Background of Leviticus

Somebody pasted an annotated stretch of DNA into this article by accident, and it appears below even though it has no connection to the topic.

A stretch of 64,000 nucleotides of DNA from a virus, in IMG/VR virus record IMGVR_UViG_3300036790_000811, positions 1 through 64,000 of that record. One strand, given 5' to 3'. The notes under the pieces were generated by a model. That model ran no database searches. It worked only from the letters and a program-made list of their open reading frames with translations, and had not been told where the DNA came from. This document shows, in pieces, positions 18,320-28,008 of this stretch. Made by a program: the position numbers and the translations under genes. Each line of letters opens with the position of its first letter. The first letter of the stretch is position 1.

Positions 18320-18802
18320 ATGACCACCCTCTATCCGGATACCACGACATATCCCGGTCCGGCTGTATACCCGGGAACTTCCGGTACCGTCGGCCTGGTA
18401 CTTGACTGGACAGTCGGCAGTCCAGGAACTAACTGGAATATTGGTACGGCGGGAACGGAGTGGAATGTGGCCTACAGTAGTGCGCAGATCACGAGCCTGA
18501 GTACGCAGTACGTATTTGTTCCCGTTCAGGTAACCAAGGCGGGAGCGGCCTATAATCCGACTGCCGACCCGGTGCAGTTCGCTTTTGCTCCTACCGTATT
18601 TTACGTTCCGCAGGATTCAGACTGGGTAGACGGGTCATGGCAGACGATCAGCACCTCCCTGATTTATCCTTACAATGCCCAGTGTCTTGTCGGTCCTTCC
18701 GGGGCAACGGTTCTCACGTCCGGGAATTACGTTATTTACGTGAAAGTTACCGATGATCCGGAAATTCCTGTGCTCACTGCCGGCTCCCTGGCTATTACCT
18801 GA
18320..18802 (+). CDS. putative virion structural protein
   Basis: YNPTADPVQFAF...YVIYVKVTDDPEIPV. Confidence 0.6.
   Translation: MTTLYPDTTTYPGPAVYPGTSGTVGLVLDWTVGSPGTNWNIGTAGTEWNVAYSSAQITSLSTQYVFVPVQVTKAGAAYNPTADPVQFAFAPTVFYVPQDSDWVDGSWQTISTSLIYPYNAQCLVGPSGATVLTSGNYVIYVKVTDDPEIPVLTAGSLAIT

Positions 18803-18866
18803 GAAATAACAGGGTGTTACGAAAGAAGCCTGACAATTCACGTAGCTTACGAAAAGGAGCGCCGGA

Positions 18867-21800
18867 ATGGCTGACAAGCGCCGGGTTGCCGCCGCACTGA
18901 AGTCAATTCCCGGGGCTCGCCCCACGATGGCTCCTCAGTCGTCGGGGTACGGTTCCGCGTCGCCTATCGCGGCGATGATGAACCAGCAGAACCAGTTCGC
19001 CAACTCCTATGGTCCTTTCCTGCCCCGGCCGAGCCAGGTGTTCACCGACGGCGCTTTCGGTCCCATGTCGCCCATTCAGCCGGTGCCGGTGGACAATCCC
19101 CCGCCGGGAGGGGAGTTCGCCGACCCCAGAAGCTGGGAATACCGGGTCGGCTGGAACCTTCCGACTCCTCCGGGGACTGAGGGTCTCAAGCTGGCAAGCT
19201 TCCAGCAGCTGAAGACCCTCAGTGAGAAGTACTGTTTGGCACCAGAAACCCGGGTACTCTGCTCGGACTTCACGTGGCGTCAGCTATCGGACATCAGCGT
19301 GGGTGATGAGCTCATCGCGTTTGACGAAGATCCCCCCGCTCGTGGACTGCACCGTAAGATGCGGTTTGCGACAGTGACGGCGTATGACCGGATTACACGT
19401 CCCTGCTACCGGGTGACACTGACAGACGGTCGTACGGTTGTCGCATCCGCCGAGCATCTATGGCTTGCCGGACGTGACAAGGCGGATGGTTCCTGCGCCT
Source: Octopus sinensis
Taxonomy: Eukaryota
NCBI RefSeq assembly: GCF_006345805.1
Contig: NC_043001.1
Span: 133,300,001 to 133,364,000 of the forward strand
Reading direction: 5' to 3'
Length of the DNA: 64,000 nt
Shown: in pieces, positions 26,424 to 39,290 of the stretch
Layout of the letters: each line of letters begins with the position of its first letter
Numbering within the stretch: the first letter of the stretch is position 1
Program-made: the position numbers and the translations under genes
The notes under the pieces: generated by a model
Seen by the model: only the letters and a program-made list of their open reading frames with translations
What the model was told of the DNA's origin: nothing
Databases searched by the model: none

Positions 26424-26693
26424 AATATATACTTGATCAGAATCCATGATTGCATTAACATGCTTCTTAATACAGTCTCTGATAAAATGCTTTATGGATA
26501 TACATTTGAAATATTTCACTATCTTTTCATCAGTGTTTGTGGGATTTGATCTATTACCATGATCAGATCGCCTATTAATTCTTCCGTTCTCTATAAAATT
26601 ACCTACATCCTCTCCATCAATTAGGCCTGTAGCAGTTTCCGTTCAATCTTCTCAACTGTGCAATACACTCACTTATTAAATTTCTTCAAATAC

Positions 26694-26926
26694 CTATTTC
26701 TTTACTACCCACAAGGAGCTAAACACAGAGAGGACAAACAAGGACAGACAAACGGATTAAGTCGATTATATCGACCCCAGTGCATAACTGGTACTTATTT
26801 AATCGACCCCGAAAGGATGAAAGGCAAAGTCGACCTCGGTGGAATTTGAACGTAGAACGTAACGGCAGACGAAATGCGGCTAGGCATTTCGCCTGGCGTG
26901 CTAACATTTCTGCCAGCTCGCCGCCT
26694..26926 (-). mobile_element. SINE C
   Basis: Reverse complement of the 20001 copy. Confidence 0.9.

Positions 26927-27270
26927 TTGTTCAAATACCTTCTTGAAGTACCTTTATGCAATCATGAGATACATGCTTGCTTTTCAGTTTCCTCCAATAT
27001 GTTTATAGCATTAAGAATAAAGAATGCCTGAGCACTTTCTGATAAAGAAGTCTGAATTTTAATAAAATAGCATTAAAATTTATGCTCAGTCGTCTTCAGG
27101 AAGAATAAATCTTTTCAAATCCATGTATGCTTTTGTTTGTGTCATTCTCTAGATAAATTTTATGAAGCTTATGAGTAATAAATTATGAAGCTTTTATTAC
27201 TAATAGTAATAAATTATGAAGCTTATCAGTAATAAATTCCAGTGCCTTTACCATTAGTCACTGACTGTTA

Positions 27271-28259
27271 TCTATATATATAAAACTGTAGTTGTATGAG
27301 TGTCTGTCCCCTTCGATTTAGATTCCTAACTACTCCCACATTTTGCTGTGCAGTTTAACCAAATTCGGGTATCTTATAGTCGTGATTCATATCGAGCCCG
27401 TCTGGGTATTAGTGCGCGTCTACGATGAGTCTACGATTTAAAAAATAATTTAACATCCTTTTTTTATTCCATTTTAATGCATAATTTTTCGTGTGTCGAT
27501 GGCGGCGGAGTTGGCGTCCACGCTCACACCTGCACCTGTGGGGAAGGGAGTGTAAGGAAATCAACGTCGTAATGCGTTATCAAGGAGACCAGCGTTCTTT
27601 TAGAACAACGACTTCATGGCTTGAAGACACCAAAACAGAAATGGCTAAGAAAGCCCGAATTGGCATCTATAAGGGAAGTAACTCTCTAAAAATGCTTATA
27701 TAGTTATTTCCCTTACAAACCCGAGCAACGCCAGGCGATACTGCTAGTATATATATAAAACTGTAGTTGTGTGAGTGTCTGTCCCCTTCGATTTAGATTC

Set in the time of MosesProphet who led Israel out of Egypt to the Promised Land and received the law at Sinai More, as the Israelites are camped at Mount Sinai, the book of Leviticus purports to be written for the people of Israel on the verge of their wilderness wanderings. It is to be a guide for them during their time in the wilderness, and when they enter the promised land (“When you come into the land…” 19:23). While many of the traditions Leviticus describes are undoubtedly ancient, scholarly consensus places the date of its final editing in the Babylonian exile or soon after (late sixth to early fifth century B.C.E.). If this consensus is correct, the final editors of Leviticus drew on ancient traditions in order to provide a much needed theological foundation for their community. The priestly vision in Leviticus of a structured, ordered world and the promise of an enduring covenantA covenant is a promise or agreement. In the Bible the promises made between God and God's people are known as covenants; they state or imply a relationship of commitment and obedience. More (26:44-45) would have served as a powerful sustaining theology for a people caught up in the chaos of exile as well as for a people trying to rebuild a life in the land of promise.